Both Jack Dee and Greg Davies are very funny men. Their schtick often requires the bemused demeanour of the middle-aged man, tired of life and all the bullshit that goes with it. Davies combines (again) the handwritten approach with the frankly surreal, and doesn't even bother to LOOK at the buyer. Top marks for this, no matter what the contents are.

Jack Dee looks idiotic, but the design department's use of a Victorian handbill font and reasonably tasteful colours make it one of this year's other more acceptable purchases.

Mr Malapropism
Props: more and more these become required by the modern stand-up to really ram home his or her craziness/lack of respect for convention/breaking away from the standard mores of modern gag-telling. Often they convey the extra de rigeur touch of acid-tinged weirdness needed for today's skunk-befuddled masses. Whatevs. The use of objects, gizmos and the like to brighten up your last-minute present ideas (let's face it, no one actually ASKED for that, you just saw it on your way out of HMV and thought 'that would be good for X, he/she has a sense of humour...') is well to the fore in this year's crop. To demonstrate...

I like Milton Jones, always have. I fear that his pun-heavy routines may have jumped the shark (or have just reached their natural saturation point), but to a man with a childish sense of humour such as myself, his work is amusing. What is not amusing is the way in which the phrase 'On the Road has been literalised to the point of stupidity. Milton is funnier than this, but you'd hardly know from the picture of him with some toy cars.

Andy Parsons specialises in politico-social observation, albeit the kind that's more palatable than the ranting of Mark Thomas. Here he is, leaving Cameron's 'big society in tatters' by sitting in a deckchair in order to depict his more relaxed attitude to subversion. A 'slacktivist', indeed. Again the handwritten title. The design team must have dragged him down to Homebase for this one.

Seann Walsh (note the crazy double 'n') has employed a trick from last year's batch - the overhead wide-ange lens approach to give the picture a more 'in yer face' feel. Oh, and a tail, because, well... he's wild. Can't you bloody read?

Eddie Izzard harks back to the '60s with an umbrella (gasp!) and some swirly Maurice Binder-style graphics. Unfortunately it reminds us all that he was in 1998's disastrous Avengers movie (you remember: with Uma Thurman and Ralph Fiennes). It's probably just as brilliant as every other piece of stand-up he does, and the title hints at his legendary multi-lingual approach. But it'll still be on eBay by February.

Finally, Bill Bailey's actual use of props on stage (well, musical instruments could possibly be counted as props, couldn't they?) make his heavily photoshopped piece of absurdity more acceptable. Like Ross Noble before him, the title appeals to the quirky and herbally refreshed among us. God bless him, say I.


The 'damned if I know' category

Told you I was feeling unfunny. Basically, these two DVDs fail to do any kind of conforming and to denote anything other than a vague indifference for the buyer hungry for LAFFS.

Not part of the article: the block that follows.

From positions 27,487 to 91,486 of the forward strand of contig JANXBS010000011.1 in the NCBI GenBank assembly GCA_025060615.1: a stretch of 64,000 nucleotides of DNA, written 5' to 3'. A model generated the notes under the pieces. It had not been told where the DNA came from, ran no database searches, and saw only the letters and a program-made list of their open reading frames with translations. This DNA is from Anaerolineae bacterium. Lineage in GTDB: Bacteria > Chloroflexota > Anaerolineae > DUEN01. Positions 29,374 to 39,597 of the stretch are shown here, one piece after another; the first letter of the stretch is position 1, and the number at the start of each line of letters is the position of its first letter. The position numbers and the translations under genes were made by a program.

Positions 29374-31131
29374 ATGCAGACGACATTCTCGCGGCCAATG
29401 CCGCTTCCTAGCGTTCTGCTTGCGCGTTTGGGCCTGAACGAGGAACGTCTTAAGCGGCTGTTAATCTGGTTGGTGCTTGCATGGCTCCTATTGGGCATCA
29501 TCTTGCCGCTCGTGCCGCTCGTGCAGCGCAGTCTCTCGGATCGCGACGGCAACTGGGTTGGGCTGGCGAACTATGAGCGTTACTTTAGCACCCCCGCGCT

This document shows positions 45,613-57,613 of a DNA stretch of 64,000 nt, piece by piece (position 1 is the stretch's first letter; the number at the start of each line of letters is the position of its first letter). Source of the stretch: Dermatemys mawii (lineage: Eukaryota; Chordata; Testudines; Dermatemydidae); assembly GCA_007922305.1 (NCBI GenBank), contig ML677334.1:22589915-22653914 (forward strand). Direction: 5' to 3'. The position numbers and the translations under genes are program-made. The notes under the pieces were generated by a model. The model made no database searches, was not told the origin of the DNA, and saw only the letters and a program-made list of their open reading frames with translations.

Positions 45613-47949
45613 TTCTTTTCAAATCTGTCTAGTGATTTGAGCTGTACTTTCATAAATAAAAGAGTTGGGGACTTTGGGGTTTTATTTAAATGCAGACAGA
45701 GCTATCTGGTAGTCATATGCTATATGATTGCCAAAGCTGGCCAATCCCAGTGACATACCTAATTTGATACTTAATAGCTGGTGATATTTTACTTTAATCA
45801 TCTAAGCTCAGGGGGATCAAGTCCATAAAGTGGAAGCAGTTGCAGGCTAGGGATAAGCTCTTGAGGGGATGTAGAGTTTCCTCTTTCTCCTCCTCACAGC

Mr Lock is, again, a favourite of this parish, yet his use of Austin Powers-style faux psychedelic lettering to reinforce the title goes against the other signifier, which is that of Sean giving his best indignant 'WTF?' pose. He's good at this style of stand-up. His design department have obviously never been to one of his gigs.

Tom Stade is Canadian and pretty good. He's gone for a combination of the wide angle approach with a vague hint of fake neon (AND a real microphone) to show you that he is, indeed, a stand-up comedian. One can only applaud such lack of pretension, if not his hair, which manages a stand-up act all of its own.

B'boom tish...

And finally...

You peaked a little early

You may not believe this, but I do at least five or ten minutes of research when writing this drivel. And in my attempts to capture most of this year's comedic moments on small silver and plastic objects I discovered a woeful fact. 

Most of the above were released on ONE day this year - November 18th to be precise. This coordinated release date has obviously been calculated to give enough return on something that, frankly, has a shelf life slightly longer than those strawberries from outer Mongolia you bought by mistake in Waitrose last week. And proof of this limited shelf life comes in the form of our last two entries below.

Both Henning Wehn and Nina Conti's marketing teams thought that maybe, just maybe, an OCTOBER release date could net them slightly more for their (admittedly) more marginal fare. Don't get me wrong, I'm very fond of both of them. Wehn's usually turning up on Radio 4 quiz shows hosted by David Mitchell, being all German (although I'm confused by the description of him on his cover as 'a vulnerable man'), while Conti's post-modern (read: foul-mouthed) ventriloquism is great and was brilliantly highlighted in the underrated Christopher Guest sitcom, Family Tree.

But that early release did them NO favours at all. I found that both had already made their way onto eBay. What a shame.

Or maybe it was, as usual the lame covers which did them no favours. Anyway, if any of you actually GET any of these for Xmas, my condolences. See you next year, by which time the crop will have been reduced to a single two-hour film of Freddie Starr on stage screaming at himself in a mirror.

Keep smiling!